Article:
Introduction: Law in Pursuit of Development: Principles into Practice?
LAW IN PURSUIT OF DEVELOPMENT: PRINCIPLES INTO PRACTICE?, Perry-Kessaris, A., ed., Routledge-Cavendish, 2010
9 Pages Posted: 17 Jan 2010 Last revised: 1 Dec 2010
Date Written: September 24, 2009
This chapter is the introduction to a volume which explores three liberal principles which underlie many current efforts to direct law towards the pursuit of development: First, that the private sector has an important role to play in promoting the public interest; second, that widespread participation and accountability are essential to any large scale enterprise; and third, that the rule of law is a fundamental building block of development.
The chapter observes that we who focus on the field of law and development do not always notice how our work fits together, we do not allow ourselves to build upon each others’ work as effectively as we might, we unconsciously block those who concentrate their efforts in other fields from drawing on and contributing to our work, and we spend not insignificant amounts of time reinventing various wheels. The nature of the concerns at the heart of our field - poverty, drought, humiliation, desolation, violence, injustice, death - demand that we do the best we can. Might we not be more effective if we were better organised?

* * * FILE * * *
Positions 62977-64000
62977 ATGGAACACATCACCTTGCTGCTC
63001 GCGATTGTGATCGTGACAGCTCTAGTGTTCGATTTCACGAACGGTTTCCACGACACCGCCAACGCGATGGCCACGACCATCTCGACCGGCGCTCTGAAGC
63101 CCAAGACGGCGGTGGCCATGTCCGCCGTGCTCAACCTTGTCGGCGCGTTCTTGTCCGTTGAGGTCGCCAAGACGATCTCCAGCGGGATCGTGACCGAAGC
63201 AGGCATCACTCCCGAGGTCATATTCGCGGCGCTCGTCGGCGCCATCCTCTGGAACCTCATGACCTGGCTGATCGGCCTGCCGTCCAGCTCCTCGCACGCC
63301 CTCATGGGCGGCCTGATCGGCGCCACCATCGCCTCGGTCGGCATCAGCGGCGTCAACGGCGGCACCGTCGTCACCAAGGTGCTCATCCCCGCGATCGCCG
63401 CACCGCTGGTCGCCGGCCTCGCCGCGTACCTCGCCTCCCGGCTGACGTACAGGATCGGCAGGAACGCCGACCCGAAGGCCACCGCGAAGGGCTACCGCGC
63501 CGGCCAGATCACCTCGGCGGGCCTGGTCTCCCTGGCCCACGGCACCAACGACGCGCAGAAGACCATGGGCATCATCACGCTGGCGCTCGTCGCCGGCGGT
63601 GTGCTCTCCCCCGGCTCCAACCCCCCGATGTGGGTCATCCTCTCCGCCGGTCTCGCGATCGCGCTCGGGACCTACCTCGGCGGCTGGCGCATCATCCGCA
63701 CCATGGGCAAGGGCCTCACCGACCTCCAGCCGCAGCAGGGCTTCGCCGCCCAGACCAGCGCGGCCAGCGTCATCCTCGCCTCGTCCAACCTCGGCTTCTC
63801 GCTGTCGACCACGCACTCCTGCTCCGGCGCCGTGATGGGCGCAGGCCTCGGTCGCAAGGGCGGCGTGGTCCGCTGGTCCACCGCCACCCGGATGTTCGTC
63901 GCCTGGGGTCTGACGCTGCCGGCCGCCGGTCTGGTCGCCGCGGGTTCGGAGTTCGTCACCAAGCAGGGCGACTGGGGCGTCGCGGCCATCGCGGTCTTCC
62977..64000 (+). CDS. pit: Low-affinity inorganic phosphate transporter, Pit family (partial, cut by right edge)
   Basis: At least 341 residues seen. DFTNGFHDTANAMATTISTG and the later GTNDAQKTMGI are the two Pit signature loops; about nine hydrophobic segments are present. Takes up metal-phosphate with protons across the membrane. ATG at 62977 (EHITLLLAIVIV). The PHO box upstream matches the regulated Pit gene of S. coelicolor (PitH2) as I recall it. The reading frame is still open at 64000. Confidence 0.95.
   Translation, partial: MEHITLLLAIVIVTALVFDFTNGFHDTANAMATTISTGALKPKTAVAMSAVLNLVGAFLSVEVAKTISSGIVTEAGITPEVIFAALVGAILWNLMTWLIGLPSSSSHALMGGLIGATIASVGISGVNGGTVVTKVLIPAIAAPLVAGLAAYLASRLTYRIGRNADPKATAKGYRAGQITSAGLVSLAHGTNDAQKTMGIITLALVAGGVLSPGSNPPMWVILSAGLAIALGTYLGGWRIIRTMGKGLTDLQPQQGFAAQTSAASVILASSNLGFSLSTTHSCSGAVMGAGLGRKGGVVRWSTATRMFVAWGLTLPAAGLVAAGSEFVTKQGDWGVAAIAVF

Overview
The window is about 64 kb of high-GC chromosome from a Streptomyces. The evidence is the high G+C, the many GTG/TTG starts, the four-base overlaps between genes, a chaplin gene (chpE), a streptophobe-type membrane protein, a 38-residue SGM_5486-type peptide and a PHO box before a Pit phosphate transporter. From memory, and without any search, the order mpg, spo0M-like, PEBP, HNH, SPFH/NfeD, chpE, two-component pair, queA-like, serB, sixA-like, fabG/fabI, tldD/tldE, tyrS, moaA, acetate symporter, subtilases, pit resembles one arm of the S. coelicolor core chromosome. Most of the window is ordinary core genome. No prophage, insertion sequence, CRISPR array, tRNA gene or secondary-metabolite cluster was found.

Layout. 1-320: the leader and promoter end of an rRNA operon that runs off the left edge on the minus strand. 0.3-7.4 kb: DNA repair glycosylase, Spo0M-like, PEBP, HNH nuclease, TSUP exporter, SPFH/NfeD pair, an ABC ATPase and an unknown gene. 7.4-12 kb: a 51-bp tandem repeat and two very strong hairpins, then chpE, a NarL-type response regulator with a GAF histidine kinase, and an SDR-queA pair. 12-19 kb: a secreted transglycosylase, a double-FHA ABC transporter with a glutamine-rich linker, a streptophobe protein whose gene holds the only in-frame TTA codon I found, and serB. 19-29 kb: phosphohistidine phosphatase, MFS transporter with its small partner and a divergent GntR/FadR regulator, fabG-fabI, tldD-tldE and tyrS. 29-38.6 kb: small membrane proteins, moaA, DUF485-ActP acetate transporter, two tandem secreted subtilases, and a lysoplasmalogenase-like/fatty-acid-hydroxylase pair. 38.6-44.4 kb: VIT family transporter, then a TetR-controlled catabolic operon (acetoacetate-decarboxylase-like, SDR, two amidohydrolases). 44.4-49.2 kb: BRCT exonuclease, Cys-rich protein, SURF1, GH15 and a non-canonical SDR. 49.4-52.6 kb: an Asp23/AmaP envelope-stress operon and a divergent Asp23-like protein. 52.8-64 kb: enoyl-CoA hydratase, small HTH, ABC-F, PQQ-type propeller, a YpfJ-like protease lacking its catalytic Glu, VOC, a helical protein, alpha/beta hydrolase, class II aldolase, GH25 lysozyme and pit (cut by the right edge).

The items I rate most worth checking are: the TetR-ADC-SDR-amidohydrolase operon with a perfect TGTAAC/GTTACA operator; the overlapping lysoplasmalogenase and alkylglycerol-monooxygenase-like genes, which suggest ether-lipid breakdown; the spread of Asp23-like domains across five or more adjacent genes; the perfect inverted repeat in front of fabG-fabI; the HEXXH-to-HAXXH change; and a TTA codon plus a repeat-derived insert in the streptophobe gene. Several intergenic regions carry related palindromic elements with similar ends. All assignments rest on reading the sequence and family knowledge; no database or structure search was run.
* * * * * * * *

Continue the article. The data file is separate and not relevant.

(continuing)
The chapter proposes an ABCDE map of law and development, arguing that the work of academics and practitioners can be classified as Assessment, Building capacity, Contestation, Delegation and Evaluation.
It is concluded that contributions the volume are acts of assessment, building, delegation and evaluation. Perhaps most importantly, they are contestations of values and interests about which difficult, explicit choices must be made when law is directed towards the pursuit of development.
Keywords: Law and Development, Rule of Law
JEL Classification: K00, O00
Suggested Citation: Suggested Citation